So, the other night before going to bed I watched a documentary called Waiting For Armageddon. It was an interesting look at Christians waiting for the End Times and how it impacts their attitudes toward Israel. I could go into all the weird things people said (such as a woman who claimed without Christianity we would not have jet planes). But I’ll recommend you chck it out on Netflix, it is one of their Watch Instantly movies. It’s thought provoking and a bit depressing. But what stood out to me most as I watched? The tremendous sense of disconnect I felt listening to all these Christians.
It was as if they were speaking of a God I had never met…a God I had little interest and desire to know. It was a bloodthirsty God who reveled in misery and destruction. Little was setting their God apart as one worth serving…and I found myself realizing that, long ago, I kind of was able to see thrugh their glasses. But not anymore. It felt like I was stepping into a foreign land to be honest.
I can understand what you mean.
I was never a hardcore “want the end of the world” type, but I used to be far closer to the “conservative Christian” stereotype than the “spiritual leftist” I’ve more come to be.
I haven’t watched the documentary, but I’ll check it out soon.
I have never understood the desire for the end of the world.
Infact the whole concept of Armageddon and the multiple horrible things described are pretty much what drove me away from “Christianity” and into identifying as a “Follower of Christ”.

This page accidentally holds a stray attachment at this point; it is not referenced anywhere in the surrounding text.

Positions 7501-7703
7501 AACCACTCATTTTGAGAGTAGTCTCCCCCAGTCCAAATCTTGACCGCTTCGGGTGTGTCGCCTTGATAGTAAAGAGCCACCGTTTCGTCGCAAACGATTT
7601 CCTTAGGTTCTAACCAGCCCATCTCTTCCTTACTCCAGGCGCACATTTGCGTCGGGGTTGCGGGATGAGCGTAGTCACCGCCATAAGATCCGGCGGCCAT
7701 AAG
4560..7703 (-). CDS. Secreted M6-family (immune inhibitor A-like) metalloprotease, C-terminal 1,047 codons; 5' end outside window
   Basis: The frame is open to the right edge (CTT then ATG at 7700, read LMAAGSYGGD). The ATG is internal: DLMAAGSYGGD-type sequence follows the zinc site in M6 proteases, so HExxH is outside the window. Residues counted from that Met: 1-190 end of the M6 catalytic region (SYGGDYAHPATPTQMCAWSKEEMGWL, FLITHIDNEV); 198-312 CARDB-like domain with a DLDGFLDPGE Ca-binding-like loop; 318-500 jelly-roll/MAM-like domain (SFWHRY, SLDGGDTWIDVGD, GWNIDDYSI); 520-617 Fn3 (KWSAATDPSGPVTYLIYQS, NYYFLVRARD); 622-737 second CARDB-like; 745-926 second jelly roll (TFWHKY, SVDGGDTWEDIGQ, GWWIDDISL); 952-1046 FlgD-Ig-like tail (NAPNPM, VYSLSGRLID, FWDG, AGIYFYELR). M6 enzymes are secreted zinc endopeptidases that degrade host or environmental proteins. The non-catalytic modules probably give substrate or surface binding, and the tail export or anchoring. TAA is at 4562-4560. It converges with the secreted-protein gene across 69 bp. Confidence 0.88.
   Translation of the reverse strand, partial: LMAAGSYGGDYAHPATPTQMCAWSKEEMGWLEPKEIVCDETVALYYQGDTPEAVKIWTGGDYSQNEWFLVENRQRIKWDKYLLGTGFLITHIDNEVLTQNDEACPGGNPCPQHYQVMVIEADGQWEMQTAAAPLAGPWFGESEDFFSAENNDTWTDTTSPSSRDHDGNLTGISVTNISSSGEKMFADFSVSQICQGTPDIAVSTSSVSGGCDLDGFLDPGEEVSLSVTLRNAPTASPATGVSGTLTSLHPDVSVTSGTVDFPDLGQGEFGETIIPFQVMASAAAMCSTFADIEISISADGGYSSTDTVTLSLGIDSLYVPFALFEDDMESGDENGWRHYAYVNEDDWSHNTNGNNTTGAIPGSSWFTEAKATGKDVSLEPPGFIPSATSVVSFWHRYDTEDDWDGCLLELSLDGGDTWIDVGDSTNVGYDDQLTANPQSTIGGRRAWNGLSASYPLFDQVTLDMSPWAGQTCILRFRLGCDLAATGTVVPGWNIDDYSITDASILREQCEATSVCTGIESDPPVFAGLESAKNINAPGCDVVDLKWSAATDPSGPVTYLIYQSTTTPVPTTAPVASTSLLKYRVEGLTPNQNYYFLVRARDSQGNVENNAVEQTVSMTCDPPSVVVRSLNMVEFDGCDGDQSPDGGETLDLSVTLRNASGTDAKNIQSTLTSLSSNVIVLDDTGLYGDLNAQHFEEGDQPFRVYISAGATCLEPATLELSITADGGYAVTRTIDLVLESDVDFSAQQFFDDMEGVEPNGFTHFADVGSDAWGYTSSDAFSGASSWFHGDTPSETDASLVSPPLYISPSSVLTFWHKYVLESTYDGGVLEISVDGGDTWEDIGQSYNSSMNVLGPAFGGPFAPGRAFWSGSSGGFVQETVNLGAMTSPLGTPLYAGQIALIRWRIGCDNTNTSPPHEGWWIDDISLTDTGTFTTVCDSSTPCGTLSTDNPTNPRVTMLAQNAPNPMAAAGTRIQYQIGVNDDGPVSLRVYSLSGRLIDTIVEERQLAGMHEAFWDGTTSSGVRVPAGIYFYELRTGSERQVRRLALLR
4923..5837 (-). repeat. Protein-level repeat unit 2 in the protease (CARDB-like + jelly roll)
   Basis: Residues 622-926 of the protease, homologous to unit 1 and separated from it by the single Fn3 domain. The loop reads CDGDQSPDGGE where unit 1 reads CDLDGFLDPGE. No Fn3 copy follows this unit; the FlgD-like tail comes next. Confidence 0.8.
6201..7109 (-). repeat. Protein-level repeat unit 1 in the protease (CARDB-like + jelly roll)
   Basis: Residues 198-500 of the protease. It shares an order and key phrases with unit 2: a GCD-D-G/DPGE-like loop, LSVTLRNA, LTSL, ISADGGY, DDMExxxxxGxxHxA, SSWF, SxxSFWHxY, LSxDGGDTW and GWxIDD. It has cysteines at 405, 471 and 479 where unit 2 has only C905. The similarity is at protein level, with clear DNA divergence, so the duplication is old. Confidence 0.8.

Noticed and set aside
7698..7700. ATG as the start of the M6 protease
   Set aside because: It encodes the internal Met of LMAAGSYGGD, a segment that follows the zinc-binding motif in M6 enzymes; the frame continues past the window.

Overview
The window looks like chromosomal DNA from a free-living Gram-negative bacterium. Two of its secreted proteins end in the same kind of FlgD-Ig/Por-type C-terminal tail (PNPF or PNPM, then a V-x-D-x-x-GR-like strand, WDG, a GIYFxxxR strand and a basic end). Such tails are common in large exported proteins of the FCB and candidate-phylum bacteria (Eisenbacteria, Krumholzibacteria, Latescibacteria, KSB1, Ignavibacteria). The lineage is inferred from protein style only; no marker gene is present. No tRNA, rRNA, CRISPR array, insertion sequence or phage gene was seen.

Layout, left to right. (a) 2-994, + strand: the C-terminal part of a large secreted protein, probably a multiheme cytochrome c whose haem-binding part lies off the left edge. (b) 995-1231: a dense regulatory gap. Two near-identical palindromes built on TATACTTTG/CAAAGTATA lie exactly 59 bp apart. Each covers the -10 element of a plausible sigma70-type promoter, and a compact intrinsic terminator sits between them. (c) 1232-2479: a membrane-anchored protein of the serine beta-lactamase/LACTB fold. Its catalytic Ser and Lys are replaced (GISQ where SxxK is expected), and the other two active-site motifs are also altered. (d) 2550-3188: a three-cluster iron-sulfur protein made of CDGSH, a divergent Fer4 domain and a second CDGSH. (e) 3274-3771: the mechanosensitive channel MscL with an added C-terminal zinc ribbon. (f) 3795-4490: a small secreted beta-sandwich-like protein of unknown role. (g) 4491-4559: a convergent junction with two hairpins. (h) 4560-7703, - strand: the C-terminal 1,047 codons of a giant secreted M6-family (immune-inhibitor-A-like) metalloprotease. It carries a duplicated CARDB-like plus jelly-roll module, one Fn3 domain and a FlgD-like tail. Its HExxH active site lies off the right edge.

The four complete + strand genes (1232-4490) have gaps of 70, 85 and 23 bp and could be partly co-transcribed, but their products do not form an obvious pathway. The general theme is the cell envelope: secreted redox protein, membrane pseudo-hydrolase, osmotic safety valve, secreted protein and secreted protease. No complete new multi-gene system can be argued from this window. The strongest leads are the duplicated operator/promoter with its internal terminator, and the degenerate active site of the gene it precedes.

I like this plain of existence, I like a lot of the people in it (some Christian, many not) I don’t want it all destroyed.
The truth is to me alot of the desire for the end of the world reminds me of the saying “Do you want to be right, or do you want to be happy?”
I think alot of people want that end of the world because it’d prove they were right, and everyone else was wrong.
Me, I’d rather be happy and enjoy this world while I can.
The world may or may not end, but I certainly will (hopefully not for a long time, but certainly one day.
I’m what you’d call the “Christian Left”, and my attitude toward the rapture is essentially the same as my attitude toward death: we should try to forestall it, but in the end it happens when it happens. I get really nervous when I see people, especially people in positions of power, who want to “speed things along”.